We often hear people saying that it is too expensive to eat good, nutritious, healthy food, or that junk food is way cheeper, but is this really true?
When you are looking at the price of food there are so many other things to take into consideration such as ‘will this meal keep me full?’, ‘what is this meal providing me nutritionally?’, ‘how will this food impact my health in the long run?’.
Food isn’t just about the moment when you’re eating it, but also about later in life, the sooner you start really thinking about what you are eating the better chance you have at a good healthy life when you get older. For example; even if nuts are more expensive than chocolate as a snack, it offers you a whole lot more goodness and will keep you feeling fuller for longer reducing your snacking amounts. This is even without the benefit of all the nutritional value it carries offering natural healthy fats, vitamins, minerals and a great taste.
Taking the time to organise and prepare for meals now could save you a lot of money in the long run in doctor’s bills, medication costs and in the worst cases surgery costs.
There are many ways to save money when buying healthy foods, but it does take some planning and preparation. Shopping around is the best way to get the best value for your money; Farmers Markers or fruit and vegetable shops can have more affordableprices than chain stores, as well as better quality products.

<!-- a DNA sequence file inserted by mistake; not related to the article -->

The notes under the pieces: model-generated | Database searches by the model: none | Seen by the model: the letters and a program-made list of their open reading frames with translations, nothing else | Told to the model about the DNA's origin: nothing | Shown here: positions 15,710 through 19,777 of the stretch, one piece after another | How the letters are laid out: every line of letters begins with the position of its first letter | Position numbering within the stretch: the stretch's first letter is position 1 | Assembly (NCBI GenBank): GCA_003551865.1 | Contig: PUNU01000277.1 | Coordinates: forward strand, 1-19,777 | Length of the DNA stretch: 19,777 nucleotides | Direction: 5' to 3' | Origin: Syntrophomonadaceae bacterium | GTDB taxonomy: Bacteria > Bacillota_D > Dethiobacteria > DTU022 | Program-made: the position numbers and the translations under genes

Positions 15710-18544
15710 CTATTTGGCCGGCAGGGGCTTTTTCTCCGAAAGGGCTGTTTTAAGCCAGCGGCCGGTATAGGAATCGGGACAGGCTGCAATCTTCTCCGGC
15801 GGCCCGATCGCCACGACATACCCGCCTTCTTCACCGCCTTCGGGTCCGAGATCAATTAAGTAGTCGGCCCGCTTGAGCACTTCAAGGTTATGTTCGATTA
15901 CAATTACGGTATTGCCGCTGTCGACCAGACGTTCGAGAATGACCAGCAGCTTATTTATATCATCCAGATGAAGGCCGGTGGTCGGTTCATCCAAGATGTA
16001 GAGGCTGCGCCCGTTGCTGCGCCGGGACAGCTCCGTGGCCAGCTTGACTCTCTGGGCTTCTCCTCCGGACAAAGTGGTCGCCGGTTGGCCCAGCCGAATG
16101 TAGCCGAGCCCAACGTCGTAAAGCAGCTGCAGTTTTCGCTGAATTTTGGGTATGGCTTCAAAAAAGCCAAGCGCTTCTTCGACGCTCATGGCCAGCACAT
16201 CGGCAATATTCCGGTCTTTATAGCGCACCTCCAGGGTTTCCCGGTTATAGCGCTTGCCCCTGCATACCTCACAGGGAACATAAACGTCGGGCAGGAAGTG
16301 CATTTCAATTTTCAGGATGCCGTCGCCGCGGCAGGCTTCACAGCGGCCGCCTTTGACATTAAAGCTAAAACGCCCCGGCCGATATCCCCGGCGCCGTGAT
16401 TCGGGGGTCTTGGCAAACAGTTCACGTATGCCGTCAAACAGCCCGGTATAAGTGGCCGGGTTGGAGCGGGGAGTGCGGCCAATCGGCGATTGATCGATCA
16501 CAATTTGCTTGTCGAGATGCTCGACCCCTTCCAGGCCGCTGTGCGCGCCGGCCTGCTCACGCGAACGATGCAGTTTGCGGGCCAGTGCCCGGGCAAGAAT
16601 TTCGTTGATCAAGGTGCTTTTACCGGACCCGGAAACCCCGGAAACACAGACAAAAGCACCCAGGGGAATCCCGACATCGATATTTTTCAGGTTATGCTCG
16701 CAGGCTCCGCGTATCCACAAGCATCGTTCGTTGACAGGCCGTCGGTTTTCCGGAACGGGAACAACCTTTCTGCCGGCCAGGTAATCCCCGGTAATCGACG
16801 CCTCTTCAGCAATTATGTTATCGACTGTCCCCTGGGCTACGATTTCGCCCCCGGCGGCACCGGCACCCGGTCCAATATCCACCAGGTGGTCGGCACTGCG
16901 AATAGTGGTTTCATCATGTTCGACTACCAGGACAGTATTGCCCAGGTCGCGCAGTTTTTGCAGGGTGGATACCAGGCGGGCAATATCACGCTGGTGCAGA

Here are some easy tips to reduce costs while still having nutritious wholesome meals:
1. Always buy in season: The produce is more affordable, better quality and often tastes better too.
2. Canned tomatoes are a must for all pantries: They are great to use as pasta sauces, soup bases and flavour for casseroles. Stock up on canned tomatoes when they are cheap, but watch out for high salt content. According to the national nutrition guidelines the recommended intake of sodium is 920-2300mg/d for men and women older than 19. 2300mg sodium is equivalent to only 1 teaspoon of salt per day. Canned tomatoes can have up to 570mg of sodium per cup whereas no sodium added versions can be as low as 24mg. Check the back of the can for nutritional information, when comparing two products look at the quantity per 100g as serving sizes can vary between brands.
3. Purchase eggs: Eggs works out very cheap and what is even better is it’s a great breakfast food. Eggs are high in protein and good fats, which keeps you going for longer.
4. Cook at home as much as possible: Preparing lunch at home is much cheaper than buying takeaways every day.
5. Buy in bulk and freeze the extra: Make sure you date the food, so you know how long it has been in the freezer for. Pre-prepare lunches and freeze them for those mornings when there just isn’t enough time.
Small changes can make a big difference in your food bill over the course of a week, not to mention your health. With a bit of planning and preparation you can have healthy, nutritious, wholesome food while still saving money.
Guest Post by Gerdi Brits, Nutritionist
Gerdi studied at Massey University, completing a Bachelor of Science majoring in both Human Nutrition and Sport and Exercise Science. She has a passion to teach others how to make better choices and how to make lifestyle changes, rather than putting them on a diet to follow for a short time. She is a strong believer in making changes for life and providing people with the tools to do so.
Completing a double major allows Gerdi to understand athletes better and the different needs associated with different sports. She also has a real passion for sport and the physiological aspect of training and nutrition.
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